Delayed coverage from Wellington NZ


The nature of killing animals

A disturbing report about a mass shooting of dogs in Wellsford, north of Auckland, is headlining New Zealand’s news agencies today (see Radio NZ, The Herald, the Otago Daily Times, and Stuff).

After a Fox Terrier owned by Russell Mendoza was found dead, presumably mauled by two of his neighbours dogs, Mendoza ignored the process for dealing with dog attacks and choose to take his revenge by shooting 33 of his neighbours dogs. The unpleasant details are well covered at the sites above.

The news reports indicate that Mendoza assumed that dogs owned by his neighbour, Rowan Hargreaves, were responsible for the death of his dog.

The nature in which the dogs were killed is unnerving. The loss of his own dog would understandably have enraged him, but to pressure his neighbour into ‘consenting’ to cull so many of his own animals and then carrying out the deed with such barbarism must be of some concern to all that know him – could Mendoza’s lack of control result in human victims over some future injustice?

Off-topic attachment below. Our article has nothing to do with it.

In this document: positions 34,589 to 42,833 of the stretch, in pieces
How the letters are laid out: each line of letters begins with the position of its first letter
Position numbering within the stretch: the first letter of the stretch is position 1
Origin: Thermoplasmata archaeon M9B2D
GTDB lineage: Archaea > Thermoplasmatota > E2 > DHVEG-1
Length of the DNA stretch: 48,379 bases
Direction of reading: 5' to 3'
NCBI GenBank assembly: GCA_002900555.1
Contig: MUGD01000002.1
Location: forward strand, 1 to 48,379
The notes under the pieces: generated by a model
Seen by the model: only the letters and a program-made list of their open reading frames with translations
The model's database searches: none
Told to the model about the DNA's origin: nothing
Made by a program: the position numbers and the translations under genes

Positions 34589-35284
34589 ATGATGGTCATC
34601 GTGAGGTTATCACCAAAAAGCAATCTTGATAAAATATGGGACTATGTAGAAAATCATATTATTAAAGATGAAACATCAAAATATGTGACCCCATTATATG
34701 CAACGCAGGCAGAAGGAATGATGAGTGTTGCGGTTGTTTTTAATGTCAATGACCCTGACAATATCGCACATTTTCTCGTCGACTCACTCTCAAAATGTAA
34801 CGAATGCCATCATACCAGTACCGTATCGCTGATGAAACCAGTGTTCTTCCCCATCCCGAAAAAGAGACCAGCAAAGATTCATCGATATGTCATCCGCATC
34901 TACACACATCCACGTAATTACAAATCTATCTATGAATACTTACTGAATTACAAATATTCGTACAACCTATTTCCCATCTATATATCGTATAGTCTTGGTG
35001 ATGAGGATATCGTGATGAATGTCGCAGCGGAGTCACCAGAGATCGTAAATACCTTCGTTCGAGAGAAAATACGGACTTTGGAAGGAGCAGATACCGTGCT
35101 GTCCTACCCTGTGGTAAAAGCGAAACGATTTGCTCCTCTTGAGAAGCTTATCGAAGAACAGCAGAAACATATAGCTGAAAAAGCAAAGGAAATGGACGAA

I respect Hargreaves’ restraint in not taking extreme measures to cut short the shooter’s rampage, and can’t begin to imagine his pain having witnessed the atrocity.

Not that I’m a vegetarian, but….

Auckland SPCA executive director Bob Kerridge says in his many years for the organisation, he has never seen an atrocity against animals on such a scale as this.

To be fair, that’s not a direct quote from Bob, but it did make me think about the scale of the daily slaughter of animals for burgers, chops and steaks.

We all react differently when animals we are opposed to the mass slaughter of are killed (including cats, dogs, whales), but when it comes to animals we’re conditioned to eating (including pigs, sheep, cattle) we literally don’t think twice about their deaths.

In 2003 (the most recent year I could find complete statistics for at Meat and Wool NZ statistics – login not required), 1,304,105 farm animals were killed as part of agricultural production. That’s 25,000 a week, or nearly 3600 each day. If we assume that freezing works and abattoirs operate like a normal business and are open roughly 260 days of the year, that would mean over 5000 animals were killed in New Zealand today. And this doesn’t even include our feathered friends in the poultry industry.

The massacre of 33 dogs makes me sick. That nearly 150 times that number of animals died in freezing works all over the country today doesn’t make me feel any better.

One Response to “The nature of killing animals”

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